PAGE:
The English language began with three tribes: Angles, Saxons, and Jutes, invading Britain back around 450 A.D. Before these tribes, there were natives already inhabiting the land, the Celts.
Tribal Roots to Old English:
Angles, Saxons, & Jutes
When the Angles, Saxons, and Jutes came, they pretty much conquered and pushed the natives (Celts) back to the west side of the “island”.
The Angles, Saxons, and Jutes spoke Old English, a West Germanic language that was closely associated (linguistically) with Frisian (Anglo-Frisian is the technical term). Other languages include Flemish, Dutch, Afrikaans, German, and Yiddish.
Old English is rooted from West Germanic languages. Old English sounded similar to German, with guttural utterances and throaty sounds.
Britain had been a province of the Roman empire 400 years prior to the arrival of these tribes. This is important to note because while the Celts fought with mostly the Saxons, the Romans fought with the Angles; hence historians dubbed the label of these three tribes “Anglo-Saxons” (sorry Jutes, you got left out).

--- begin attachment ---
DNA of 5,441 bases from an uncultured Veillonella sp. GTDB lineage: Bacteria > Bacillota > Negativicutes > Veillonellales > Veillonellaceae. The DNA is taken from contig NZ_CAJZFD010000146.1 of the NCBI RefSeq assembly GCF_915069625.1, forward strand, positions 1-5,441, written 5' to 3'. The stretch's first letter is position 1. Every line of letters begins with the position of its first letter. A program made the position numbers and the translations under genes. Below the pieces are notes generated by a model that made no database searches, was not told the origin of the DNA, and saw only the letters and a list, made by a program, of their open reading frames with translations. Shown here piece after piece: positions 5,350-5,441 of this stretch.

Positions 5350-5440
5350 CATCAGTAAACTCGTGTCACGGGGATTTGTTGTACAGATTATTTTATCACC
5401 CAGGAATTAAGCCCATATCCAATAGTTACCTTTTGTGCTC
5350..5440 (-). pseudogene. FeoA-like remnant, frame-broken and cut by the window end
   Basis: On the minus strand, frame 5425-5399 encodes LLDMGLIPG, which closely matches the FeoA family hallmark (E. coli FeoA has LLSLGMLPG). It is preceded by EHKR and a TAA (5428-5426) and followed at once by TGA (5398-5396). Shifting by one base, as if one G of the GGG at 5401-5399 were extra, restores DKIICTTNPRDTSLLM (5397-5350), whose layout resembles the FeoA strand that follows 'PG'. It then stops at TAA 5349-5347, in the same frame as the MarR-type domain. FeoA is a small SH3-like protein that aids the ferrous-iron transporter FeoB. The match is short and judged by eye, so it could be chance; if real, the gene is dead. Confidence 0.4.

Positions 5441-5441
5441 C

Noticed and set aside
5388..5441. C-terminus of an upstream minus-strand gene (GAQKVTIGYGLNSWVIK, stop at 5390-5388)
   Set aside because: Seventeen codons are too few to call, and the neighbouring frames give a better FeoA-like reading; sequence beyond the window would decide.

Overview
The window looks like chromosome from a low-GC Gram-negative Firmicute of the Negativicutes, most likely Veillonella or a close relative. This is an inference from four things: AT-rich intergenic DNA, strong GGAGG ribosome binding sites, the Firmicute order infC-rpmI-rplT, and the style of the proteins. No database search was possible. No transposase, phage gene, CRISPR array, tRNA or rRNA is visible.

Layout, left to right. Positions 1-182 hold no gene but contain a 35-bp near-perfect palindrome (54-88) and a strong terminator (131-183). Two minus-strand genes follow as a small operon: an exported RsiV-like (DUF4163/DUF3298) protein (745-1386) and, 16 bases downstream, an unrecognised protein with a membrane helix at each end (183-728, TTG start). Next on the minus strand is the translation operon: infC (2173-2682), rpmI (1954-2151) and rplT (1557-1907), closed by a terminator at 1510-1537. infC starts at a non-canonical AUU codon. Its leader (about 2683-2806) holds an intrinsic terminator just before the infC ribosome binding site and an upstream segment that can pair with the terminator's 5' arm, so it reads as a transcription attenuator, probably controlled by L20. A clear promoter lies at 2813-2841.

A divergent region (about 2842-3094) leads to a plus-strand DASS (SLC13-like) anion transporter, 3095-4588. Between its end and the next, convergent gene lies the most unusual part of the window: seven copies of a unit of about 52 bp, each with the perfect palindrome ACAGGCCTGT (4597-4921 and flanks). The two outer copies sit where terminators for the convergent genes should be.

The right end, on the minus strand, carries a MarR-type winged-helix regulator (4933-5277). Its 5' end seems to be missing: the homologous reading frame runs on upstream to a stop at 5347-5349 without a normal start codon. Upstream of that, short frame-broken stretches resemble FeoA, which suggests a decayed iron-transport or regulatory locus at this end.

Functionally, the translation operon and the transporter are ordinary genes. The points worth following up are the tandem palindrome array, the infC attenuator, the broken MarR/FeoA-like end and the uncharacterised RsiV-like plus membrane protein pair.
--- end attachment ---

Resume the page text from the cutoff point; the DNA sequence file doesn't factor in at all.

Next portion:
Latin had a small impact on Old English, a couple thousand borrowed words. Celtic did not (less than 200) due to the lack of social integration (Celts were often either enslaved or driven West).
Interesting fact: Celts moved west, the language became “Welsh” from the Old English word “wealas” meaning foreigner. Unfair considering the Celts were the real natives to the land, the Anglo-Saxons were not.
Alright, brief timeline:
443 A.D- Roman legionnaires “left” Britain
455 A.D- Angles, Saxons, and Jutes begin conquest over Britain
601 A.D- “Angli” referred to Britain people by Romans (Pope Gregory the Great) (540 A.D- 604 A.D)
731 A.D- Saint Bede the Venerable wrote “Historia ecclesiastica gentis Anglorum” (Ecclesiastical History of the English People)
So there you have it, a very basic understanding of the history/origin of English.